Military Guns and Ammunition

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This is intended for people interested in the subject of military guns and their ammunition, with emphasis on automatic weapons.

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True Velocity polymer case ammo   Ammunition <20mm

Started 17/11/17 by gatnerd; 19339 views.

From: QuintusO


EmericD said:

I just thought about bullets and sabot, I think I have an idea to significantly reduce the cost of this kind of ammo. I will send you an e-mail next week. Unfortunately, I still have no idea on how to avoid sabot slippage and in-bore yaw...

Interesting. I'll be excited to read that.

I just followed "best practices" for the APDS tank ammunition of yore. That means I kept the sabot bearing surface well ahead of the CoG, and I used another little trick to keep the projectile locked in rotation.


From: TwoZero


"Quintus O:  ... And, likewise, I think TV's ammunition is the betting horse here, at least from a technology standpoint. Textron seems to have had the most favor politically from the outset. "

Textron does seem to be rather good at playing "The Game"...

The Textron/AAI/UIC, whatever they feel like calling themselves this time around has been involved in US smallarms development since Project salvo and SPIW programs in the 1960's. In fact one would be hard pressed to find a US small arms program they were not a part of on some level. As AAi they took part in the Future Rifle program begun in 69'. In 86 they were naturally part of the ACR program. At LSAT startup in 2004 they were there. And now as Textron for the NGSW.

Hundreds of millions have been poured into these programs over the years. With no doubt a few tens of millions going Textron/AAI/UIC's way. But they are playing the game, not making the rules. In all the various small arms programs not a single rifle designed by anyone has taken the field.

Mostly, I attribute that to two things:

1:  The military never really having a clear plan about what they actually want. (sometimes asking for conflicting requirements)

2:  And the industry/institutional investment in the 5.56/AR15 platform. Lots of politics...

  • Edited 12 October 2020 17:45  by  TwoZero

From: QuintusO


Don't forget that ARES is also a subcontractor for Textron, and they had Eugene Stoner working on CT in the 1980s.

In reply toRe: msg 81

From: gatnerd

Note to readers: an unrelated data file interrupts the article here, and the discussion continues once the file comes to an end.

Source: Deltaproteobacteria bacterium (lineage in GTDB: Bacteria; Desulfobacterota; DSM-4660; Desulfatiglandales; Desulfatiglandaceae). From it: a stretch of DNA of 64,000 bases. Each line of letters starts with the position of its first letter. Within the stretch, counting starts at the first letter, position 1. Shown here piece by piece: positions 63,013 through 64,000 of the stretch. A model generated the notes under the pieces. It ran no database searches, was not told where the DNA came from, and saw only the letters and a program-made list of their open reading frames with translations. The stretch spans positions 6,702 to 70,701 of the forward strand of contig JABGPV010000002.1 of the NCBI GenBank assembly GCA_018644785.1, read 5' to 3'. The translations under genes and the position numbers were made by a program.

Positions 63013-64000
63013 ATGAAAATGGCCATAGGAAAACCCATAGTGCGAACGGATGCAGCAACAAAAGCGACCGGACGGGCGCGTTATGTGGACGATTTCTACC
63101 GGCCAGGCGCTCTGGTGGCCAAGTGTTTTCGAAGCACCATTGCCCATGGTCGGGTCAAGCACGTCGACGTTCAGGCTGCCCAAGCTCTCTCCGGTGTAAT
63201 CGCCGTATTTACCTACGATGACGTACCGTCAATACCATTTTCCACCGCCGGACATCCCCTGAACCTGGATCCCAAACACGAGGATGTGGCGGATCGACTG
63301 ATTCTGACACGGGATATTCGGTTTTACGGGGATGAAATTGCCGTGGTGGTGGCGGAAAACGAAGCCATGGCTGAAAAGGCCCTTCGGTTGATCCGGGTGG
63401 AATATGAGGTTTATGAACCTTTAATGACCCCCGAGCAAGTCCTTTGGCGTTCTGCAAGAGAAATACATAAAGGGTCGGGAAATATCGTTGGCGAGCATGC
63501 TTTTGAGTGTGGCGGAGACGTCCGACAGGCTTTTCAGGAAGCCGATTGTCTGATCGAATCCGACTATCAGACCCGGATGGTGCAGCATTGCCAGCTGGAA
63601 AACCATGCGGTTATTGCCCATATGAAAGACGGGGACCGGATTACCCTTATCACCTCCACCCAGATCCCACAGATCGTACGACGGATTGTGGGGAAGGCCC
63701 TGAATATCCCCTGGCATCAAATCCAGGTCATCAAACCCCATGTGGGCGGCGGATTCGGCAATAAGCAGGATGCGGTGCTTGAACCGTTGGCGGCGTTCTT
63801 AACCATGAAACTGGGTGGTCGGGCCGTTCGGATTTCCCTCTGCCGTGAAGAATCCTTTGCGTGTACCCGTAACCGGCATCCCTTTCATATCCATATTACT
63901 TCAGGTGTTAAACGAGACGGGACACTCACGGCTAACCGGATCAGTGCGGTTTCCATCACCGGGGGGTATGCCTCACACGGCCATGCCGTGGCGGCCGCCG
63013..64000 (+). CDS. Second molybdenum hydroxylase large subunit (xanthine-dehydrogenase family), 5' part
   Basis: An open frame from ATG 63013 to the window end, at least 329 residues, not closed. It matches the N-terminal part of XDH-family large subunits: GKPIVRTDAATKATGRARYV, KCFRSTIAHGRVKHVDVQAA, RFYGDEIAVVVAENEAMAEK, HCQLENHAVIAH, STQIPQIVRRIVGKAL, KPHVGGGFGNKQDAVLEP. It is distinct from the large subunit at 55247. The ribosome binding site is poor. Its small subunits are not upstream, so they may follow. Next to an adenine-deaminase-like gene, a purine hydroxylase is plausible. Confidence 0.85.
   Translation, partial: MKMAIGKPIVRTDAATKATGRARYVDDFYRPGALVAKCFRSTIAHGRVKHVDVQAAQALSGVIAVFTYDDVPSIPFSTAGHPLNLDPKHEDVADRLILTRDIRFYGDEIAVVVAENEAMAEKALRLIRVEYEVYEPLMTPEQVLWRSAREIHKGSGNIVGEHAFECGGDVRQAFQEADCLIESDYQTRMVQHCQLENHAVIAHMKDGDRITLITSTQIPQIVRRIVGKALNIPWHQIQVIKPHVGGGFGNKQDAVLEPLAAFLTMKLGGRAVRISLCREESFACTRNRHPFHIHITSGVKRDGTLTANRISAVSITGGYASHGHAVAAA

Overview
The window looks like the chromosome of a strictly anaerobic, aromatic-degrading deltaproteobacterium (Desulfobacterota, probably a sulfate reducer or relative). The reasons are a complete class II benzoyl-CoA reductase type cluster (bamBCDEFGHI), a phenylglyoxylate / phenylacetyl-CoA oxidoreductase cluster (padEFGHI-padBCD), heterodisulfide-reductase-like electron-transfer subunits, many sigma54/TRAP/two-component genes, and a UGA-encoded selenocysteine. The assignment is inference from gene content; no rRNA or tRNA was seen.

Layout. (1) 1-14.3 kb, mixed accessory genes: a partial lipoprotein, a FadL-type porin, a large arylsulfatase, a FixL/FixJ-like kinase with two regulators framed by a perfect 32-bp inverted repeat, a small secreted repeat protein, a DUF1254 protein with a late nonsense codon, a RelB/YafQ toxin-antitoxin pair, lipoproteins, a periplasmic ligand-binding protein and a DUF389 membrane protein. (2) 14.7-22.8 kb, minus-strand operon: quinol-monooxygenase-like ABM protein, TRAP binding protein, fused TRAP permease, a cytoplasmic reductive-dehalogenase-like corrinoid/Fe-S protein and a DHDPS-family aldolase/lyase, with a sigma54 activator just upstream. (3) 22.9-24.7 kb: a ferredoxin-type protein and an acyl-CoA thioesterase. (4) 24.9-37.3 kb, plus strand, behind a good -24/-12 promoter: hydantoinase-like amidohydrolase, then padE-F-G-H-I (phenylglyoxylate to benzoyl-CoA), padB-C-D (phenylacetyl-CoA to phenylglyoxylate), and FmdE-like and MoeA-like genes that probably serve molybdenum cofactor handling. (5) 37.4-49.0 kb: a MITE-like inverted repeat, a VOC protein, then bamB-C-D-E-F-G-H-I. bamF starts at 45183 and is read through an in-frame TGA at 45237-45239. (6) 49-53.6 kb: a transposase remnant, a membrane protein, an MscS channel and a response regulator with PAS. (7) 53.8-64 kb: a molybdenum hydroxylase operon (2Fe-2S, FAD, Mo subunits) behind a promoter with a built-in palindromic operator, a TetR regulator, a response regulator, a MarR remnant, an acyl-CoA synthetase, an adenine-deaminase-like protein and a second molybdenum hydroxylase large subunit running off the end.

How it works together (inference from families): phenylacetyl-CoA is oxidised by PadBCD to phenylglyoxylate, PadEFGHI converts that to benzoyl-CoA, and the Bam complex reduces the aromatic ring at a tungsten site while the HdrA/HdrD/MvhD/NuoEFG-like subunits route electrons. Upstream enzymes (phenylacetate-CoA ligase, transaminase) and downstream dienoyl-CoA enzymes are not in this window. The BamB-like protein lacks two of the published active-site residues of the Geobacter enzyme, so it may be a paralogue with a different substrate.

GARLAND, TX (October 26, 2020) – Australia-based NIOA, a company specializing in the supply and sustainment of weapons and munition systems to the Australian Defense Force (ADF), has invited Texas-based True Velocity to the next stage in the LAND 159 Lethality Systems Project procurement process. The LAND 159 project will equip the men and women of the ADF with next-generation pistols, assault rifles, machine guns, sniper rifles, direct fire support weapons, and ammunition. True Velocity, which manufactures composite cased ammunition for military, law enforcement and civilian use, will specifically participate in the narrowed search for next generation ammunition solutions.


From: Farmplinker


May our Australian friends benefit from production overruns if this gets adopted!

In reply toRe: msg 83

From: gatnerd


Well TV has now released their 5.56 polymer case onto the civilian market, so we will get see whether it has reached a level of technical maturity for potential military use.

To my continued annoyance, they market their cases as lightweight, yet don't publish the cartridge weight in their advertising....


From: farmplinker2


I want to get some, but at $1.25 per round, not much. If they sold their 77-grain cartridge for that, though..


From: gatnerd


farmplinker2 said:

want to get some, but at $1.25 per round, not much. If they sold their 77-grain cartridge for that, though

Yes their prices are quite high; while I know they need to recoup their investment, those prices for non-reloadable ammo that no one knows how will perform I think will really stymie their market penetration. Probably would have been better to release it cheap then slowly raise prices. 


From: smg762


i recall that a prototye polymer 556 weight 7.5 grams

Mr. T (MrT4)

From: Mr. T (MrT4)


Given today's prices they are ideally positioned to break into the market something that would have been impossible pre COVID when the price point for .223 has been much much lower.

There is bunch of 1.2+$ ammo on the market now days